Daniel’s parents have been supporting what they say is their son’s decision to treat the disease with nutritional supplements and other alternative treatments favored by the Nemenhah Band.

The Missouri-based religious group believes in natural healing methods advocated by some American Indians.

After the first chemotherapy treatment, the family said they wanted a second opinion, said Dr. Bruce Bostrom, a pediatric oncologist who recommended Daniel undergo chemotherapy and radiation.

They later informed him that Daniel would not undergo any more chemotherapy. Bostrom said Daniel’s tumor shrunk after the first chemotherapy session, but X-rays show it has grown since he stopped the chemotherapy.

“My son is not in any medical danger at this point,” Colleen Hauser testified at a court hearing last week. She also testified that Daniel is a medicine man and elder in the Nemenhah Band.

The family’s attorney, Calvin Johnson, said Daniel made the decision himself to refuse chemotherapy, but Brown County said he did not have an understanding of what it meant to be a medicine man or an elder.

Court filings also indicated Daniel has a learning disability and can’t read.

The Hausers have eight children. Colleen Hauser told the New Ulm Journal newspaper that the family’s Catholicism and adherence to the Nemenhah Band are not in conflict, and that she has used natural remedies to treat illness.

Nemenhah was founded in the 1990s by Philip Cloudpiler Landis, who said Thursday he once served four months in prison in Idaho for fraud related to advocating natural remedies.

Landis said he founded the faith after facing his diagnosis of a cancer similar to Daniel Hauser. He said he treated it with diet choices, visits to a sweat lodge and other natural remedies.

On the Net:

* Hauser case final argument briefs:

http://www.courts.state.mn.us/?pageNewsItemDisplay&item45848

* Nemenhah Band: http://www.nemenhah.org

Rich, powerful meet secretly in Greece

Resort protected by hundreds of police, navy commandos, coast guard speedboats and two F-16 fighter planes.

WorldNetDaily | May 17, 2009

WASHINGTON – The latest meeting of the secretive, half-century-old Bilderberg Group concluded yesterday outside of Athens with a few arrests, but little news.

Demonstrators from the political left and right shouted outside the Astir Palace hotel letting some of the wealthiest and most powerful people in the world know they weren’t entirely welcome.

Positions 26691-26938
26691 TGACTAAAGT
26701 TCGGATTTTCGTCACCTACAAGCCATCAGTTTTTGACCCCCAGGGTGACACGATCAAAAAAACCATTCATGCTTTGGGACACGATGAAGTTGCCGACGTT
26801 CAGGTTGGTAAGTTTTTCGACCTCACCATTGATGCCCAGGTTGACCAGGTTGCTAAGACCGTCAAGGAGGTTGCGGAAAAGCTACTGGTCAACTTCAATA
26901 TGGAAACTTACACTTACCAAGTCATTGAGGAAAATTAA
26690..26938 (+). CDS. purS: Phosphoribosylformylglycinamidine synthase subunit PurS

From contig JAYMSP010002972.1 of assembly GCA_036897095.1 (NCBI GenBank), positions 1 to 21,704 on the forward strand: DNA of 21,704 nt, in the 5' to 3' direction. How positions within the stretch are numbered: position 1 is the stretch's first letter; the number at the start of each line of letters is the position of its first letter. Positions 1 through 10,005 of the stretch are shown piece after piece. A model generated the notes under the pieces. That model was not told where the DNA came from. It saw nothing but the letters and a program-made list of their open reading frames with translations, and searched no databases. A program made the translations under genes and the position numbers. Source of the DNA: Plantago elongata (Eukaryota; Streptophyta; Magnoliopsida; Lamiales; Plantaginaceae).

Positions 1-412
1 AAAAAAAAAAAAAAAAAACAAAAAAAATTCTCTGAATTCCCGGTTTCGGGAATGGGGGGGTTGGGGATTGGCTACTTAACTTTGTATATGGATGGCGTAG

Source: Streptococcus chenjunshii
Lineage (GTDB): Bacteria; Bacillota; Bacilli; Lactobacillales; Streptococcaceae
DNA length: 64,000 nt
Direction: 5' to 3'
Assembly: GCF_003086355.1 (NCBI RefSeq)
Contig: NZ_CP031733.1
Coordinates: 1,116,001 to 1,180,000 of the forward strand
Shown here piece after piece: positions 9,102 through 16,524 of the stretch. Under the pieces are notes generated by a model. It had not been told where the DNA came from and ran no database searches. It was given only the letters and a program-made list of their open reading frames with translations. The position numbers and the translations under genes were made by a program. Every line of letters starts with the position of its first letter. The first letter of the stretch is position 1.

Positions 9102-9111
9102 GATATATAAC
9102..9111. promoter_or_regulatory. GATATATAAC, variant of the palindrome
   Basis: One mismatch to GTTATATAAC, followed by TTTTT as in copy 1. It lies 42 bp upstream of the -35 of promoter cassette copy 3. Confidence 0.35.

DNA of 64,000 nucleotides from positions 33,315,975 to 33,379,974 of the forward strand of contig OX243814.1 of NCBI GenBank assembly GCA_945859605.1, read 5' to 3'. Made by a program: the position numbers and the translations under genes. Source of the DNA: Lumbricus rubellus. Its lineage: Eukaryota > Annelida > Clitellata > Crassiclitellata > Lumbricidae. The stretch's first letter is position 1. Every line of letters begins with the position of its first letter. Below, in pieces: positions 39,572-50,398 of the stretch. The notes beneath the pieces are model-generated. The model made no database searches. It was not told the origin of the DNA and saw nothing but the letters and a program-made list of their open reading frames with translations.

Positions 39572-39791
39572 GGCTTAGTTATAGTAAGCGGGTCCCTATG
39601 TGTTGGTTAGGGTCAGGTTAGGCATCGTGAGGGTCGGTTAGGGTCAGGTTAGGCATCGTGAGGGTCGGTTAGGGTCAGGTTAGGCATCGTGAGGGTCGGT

A photographer for the London Guardian was briefly taken into custody while police insisted he delete pictures he took outside the hotel, which was closed to the public during the three-day meeting.

A police officer told the Associated Press the resort was being protected by hundreds of police, navy commandos, coast guard speedboats and two F-16 fighter planes. The officer spoke on condition of anonymity, in keeping with his department’s regulations.

Attendees this year reportedly included U.S. Treasury Secretary Tim Geithner; Larry Summers, the director of the U.S. National Economic Council; Richard Holbrooke, the Obama administration’s special representative for Afghanistan and Pakistan; World Bank President Robert Zoellick; European Central Bank President Jean-Claude Trichet and European Commission president Jose Manuel Barroso.

Bilderberg attendance is by invitation only. And if you want an invitation, you’d better be extremely rich or extremely powerful.

Google joins Bilderberg cabal

New invitees reportedly include the nouveau riche Google Chief Executive Officer Eric Schmidt. Henry Kissinger, a lynchpin of continuity with other secretive internationalist groups including the Council on Foreign Relations and the Trilateral Commission, is a regular attendee, as is Wall Street Journal Editor Paul Gigot.

Former British cabinet minister, Lord Denis Healey, one of the founders of the group, explained the purpose of the group to Jon Ronson of the Guardian: “Those of us in Bilderberg felt we couldn’t go on forever fighting one another for nothing and killing people and rendering millions homeless. So we felt that a single community throughout the world would be a good thing.”

Meanwhile, Daniel Estulin, author of “The True Story of the Bilderberg Group,” said before the confab the main topic of the agenda for this meeting was the world economy. He said his sources inside the group told him the movers and shakers would be discussing two options – “either a prolonged, agonizing depression that dooms the world to decades of stagnation, decline, and poverty … or an intense-but-shorter depression that paves the way for a new sustainable economic world order, with less sovereignty but more efficiency.”

As WND has reported, The Bilderberg Group meets at luxury hotels and resorts throughout the world. Last year’s conference was held at the Westfields Marriott in Chantilly, Va. WND made an effort to gain entry, but was denied. Every four years the conference is held in the U.S. or Canada. The group has an office located in Leiden, South Holland, Netherlands.

The highly secretive meeting is off limits to press, but past reports from sources that have managed to penetrate the high-security meetings have stated that the meetings emphasize a globalist agenda and dismiss national sovereignty as regressive.

The BBC declared it to be one of the most influential organizations in the world.

“It’s officially described as a private gathering,” BBC reported, “but with a guest list including the heads of European and American corporations, political leaders and a few intellectuals, it’s one of the most influential organizations on the planet.”

Attendees of the Bilderberg conference are not allowed to speak a word of what is discussed in the meeting outside of the group. The group has no website and no minutes are kept of the meetings to ensure secrecy.

Last year, however, the Bilderberg Group made a press release available listing topics of discussion and providing a general overview of the gathering.

“Approximately 140 participants will attend, of whom about two-thirds come from Europe and the balance from North America,” the release stated. “About one-third is from government and politics, and two-thirds are from finance, industry, labor, education and communications. The meeting is private in order to encourage frank and open discussion.”

This year’s event was the 57th annual gathering of the Bilderberg Group, which began meeting in 1954. A scheduled meeting in 1976 was canceled, but if added to the tally, leads some to count this year’s gathering as the 58th.